Home Society & Culture The Flawed But Persistent Concept of Cultural Appropriation

The Flawed But Persistent Concept of Cultural Appropriation

Published: Last updated:
Reading Time: 4 minutes

Back in my secondary school days, every month on a Friday, we would have a non-uniform day. These days were dedicated to raising money for local charities, but they also brought a much-needed break from our typical school attire, which consisted of plain black jumpers and trousers. The only hint of colour was the yellow and black logo embossed on the top right. 

I still vividly recall one particular non-uniform day: I decided to wear a pair of white floral capri jeans paired with a sequined silver halter top. I felt confident and unique as I stepped into school that morning. To my surprise, as I made my way through the halls, I spotted one of my friends wearing the exact same pair of jeans! 

What were the odds? I thought it was a nice coincidence and looked forward to sharing a laugh with her about our accidental twinning. But the feeling wasn’t mutual. She distanced herself from me throughout the day and even went so far as to spread rumours that I had intentionally “stolen” her outfit idea.

A few things about the situation confused me. First, I struggled to understand why my friend was so upset over something as trivial as wearing the same pair of jeans. Second, how could she claim exclusive ownership or use of an item of clothing that was freely available to everyone else?

The latter is a question I still ask myself today when I come across claims or accusations that someone (usually White) has “taken” something from another culture. Whether it’s art, music, fashion, theatre, or food, it appears that no aspect of human creativity is immune to an intense ideological tug-of-war over ownership, defining who constitutes outsiders, and rationalising the boundaries of rightful or permissible use.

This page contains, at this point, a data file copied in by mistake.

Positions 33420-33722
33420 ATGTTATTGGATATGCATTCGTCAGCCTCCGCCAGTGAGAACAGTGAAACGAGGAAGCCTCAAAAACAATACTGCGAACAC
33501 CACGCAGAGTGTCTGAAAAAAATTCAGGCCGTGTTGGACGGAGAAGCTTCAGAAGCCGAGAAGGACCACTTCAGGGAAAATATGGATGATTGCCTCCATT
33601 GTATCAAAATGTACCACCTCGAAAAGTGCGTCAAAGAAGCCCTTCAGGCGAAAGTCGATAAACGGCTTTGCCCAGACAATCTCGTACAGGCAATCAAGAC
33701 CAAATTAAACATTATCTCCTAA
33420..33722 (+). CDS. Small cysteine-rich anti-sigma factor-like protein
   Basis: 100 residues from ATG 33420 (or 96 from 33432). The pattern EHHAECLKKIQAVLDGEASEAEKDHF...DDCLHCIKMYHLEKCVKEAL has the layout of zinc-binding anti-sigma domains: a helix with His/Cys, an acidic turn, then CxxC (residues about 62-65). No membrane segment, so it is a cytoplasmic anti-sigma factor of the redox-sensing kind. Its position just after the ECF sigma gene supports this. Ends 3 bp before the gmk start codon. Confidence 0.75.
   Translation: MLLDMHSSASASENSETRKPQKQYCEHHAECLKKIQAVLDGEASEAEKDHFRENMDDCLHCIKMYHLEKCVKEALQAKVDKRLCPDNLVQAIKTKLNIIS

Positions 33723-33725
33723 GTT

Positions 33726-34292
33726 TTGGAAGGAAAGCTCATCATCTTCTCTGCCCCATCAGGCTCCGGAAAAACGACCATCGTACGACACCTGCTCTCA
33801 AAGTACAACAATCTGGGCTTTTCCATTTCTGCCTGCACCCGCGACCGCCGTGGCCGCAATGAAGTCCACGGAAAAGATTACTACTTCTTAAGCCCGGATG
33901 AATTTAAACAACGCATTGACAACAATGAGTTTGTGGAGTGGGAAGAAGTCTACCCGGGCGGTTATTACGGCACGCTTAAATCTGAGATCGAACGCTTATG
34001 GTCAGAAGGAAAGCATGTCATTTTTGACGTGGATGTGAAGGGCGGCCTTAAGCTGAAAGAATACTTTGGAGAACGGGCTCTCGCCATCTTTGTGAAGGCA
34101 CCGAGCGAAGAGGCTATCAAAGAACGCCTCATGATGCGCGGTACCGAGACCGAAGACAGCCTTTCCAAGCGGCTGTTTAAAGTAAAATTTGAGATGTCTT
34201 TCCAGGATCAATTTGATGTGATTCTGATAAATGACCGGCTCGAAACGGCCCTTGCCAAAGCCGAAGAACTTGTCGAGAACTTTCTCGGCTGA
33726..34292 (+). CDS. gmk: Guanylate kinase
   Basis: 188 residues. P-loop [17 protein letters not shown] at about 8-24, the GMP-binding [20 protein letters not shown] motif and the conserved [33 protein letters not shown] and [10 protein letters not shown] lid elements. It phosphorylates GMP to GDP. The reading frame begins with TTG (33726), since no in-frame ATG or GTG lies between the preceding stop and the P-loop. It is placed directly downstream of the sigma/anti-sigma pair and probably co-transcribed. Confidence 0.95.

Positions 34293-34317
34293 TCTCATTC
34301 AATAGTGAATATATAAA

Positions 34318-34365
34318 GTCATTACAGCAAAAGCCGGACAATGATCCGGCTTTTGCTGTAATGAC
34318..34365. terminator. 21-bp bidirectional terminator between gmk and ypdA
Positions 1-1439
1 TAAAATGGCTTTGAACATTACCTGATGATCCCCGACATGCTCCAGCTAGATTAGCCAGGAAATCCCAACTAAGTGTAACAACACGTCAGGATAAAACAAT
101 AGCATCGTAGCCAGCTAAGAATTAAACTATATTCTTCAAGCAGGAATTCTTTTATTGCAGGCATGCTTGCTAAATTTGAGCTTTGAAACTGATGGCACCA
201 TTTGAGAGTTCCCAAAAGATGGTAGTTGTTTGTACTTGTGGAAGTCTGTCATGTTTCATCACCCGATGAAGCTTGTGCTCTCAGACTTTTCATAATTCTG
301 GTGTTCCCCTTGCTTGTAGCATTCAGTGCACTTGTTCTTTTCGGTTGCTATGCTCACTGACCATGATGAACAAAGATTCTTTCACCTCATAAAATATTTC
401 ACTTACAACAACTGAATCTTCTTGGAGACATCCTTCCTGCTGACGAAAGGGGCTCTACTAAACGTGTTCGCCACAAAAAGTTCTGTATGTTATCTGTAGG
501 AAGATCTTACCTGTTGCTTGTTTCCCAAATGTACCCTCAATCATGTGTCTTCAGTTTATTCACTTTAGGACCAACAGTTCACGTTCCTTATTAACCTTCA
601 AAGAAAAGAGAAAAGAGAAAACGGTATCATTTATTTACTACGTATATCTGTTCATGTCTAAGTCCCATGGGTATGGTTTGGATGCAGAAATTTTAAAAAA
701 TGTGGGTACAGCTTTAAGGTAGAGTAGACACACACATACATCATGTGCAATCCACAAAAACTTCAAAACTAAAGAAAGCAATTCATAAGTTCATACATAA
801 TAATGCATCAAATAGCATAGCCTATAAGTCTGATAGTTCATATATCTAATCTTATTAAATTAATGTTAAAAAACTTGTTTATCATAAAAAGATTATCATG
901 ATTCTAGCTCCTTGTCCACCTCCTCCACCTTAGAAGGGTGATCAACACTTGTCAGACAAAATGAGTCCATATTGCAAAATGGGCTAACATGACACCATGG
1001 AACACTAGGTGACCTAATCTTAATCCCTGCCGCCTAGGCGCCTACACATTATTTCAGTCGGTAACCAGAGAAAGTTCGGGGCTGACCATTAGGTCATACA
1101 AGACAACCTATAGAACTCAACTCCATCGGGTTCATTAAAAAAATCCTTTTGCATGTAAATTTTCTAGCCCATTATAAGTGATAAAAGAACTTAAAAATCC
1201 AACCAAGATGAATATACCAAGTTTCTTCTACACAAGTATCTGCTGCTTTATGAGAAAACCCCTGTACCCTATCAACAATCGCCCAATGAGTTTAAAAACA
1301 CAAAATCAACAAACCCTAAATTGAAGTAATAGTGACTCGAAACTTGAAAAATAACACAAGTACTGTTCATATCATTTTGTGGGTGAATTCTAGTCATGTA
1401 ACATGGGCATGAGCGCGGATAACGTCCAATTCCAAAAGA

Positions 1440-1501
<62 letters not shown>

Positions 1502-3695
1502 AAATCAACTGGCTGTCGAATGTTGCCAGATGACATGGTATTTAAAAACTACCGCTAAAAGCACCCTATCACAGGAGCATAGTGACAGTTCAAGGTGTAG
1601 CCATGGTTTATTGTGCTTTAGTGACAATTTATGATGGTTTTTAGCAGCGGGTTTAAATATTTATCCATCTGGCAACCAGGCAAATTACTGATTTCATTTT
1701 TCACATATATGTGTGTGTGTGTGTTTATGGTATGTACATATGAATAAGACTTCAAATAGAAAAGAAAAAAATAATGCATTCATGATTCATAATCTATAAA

The footballer David Beckham recently reflected on the hairstyles he has had over the years, leading him to express “bitter regret” for his decision to have cornrows in 2003. He got them while on holiday in France with his family, and it was the style he had when he met with the late South African president Nelson Mandela.

Interestingly, the 48-year-old athlete had experimented with other distinctive hairstyles, including a mohawk, for which he felt no need to apologise. The mohawk hairstyle has historical ties to the indigenous people of North America, specifically the Mohawk tribe of the Iroquois Confederacy.

While the origins of braided hairstyles are often debated, many have claimed that the style can be traced back to Sub-Saharan Africa. In any case, hairstyles, like many cultural practices or elements, have always transcended specific identities or geographical boundaries, illustrating the fluid nature of culture itself. Therefore, claiming that individuals outside of a particular cultural group are “not allowed” to style their hair in a certain way is rather odd.